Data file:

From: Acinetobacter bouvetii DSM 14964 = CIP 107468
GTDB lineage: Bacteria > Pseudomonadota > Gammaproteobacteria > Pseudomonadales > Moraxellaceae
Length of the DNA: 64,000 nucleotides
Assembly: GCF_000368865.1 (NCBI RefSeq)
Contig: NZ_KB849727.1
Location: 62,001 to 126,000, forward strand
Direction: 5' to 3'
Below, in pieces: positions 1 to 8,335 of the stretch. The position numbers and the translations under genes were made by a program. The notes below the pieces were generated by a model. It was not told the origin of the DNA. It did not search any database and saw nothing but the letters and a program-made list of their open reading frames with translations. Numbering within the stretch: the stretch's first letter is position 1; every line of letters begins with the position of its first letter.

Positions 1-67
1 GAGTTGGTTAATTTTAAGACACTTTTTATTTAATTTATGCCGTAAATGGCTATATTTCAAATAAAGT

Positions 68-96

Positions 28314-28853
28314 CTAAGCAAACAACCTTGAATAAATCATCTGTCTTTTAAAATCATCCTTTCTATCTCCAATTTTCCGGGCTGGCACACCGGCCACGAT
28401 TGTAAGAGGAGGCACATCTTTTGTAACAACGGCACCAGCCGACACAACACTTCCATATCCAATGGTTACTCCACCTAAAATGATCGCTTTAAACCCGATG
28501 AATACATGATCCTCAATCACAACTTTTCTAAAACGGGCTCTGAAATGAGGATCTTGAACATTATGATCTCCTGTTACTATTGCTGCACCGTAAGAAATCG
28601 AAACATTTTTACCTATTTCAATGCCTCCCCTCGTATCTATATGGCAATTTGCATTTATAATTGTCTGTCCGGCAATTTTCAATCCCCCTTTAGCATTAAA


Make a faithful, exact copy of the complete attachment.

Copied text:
From: Acinetobacter bouvetii DSM 14964 = CIP 107468
GTDB lineage: Bacteria > Pseudomonadota > Gammaproteobacteria > Pseudomonadales > Moraxellaceae
Length of the DNA: 64,000 nucleotides
Assembly: GCF_000368865.1 (NCBI RefSeq)
Contig: NZ_KB849727.1
Location: 62,001 to 126,000, forward strand
Direction: 5' to 3'
Below, in pieces: positions 1 to 8,335 of the stretch. The position numbers and the translations under genes were made by a program. The notes below the pieces were generated by a model. It was not told the origin of the DNA. It did not search any database and saw nothing but the letters and a program-made list of their open reading frames with translations. Numbering within the stretch: the stretch's first letter is position 1; every line of letters begins with the position of its first letter.

Positions 1-67
1 GAGTTGGTTAATTTTAAGACACTTTTTATTTAATTTATGCCGTAAATGGCTATATTTCAAATAAAGT

Positions 68-96

Positions 28314-28853
28314 CTAAGCAAACAACCTTGAATAAATCATCTGTCTTTTAAAATCATCCTTTCTATCTCCAATTTTCCGGGCTGGCACACCGGCCACGAT
28401 TGTAAGAGGAGGCACATCTTTTGTAACAACGGCACCAGCCGACACAACACTTCCATATCCAATGGTTACTCCACCTAAAATGATCGCTTTAAACCCGATG
28501 AATACATGATCCTCAATCACAACTTTTCTAAAACGGGCTCTGAAATGAGGATCTTGAACATTATGATCTCCTGTTACTATTGCTGCACCGTAAGAAATCG
28601 AAACATTTTTACCTATTTCAATGCCTCCCCTCGTATCTATATGGCAATTTGCATTTATAATTGTCTGTCCGGCAATTTTCAATCCCCCTTTAGCATTAAA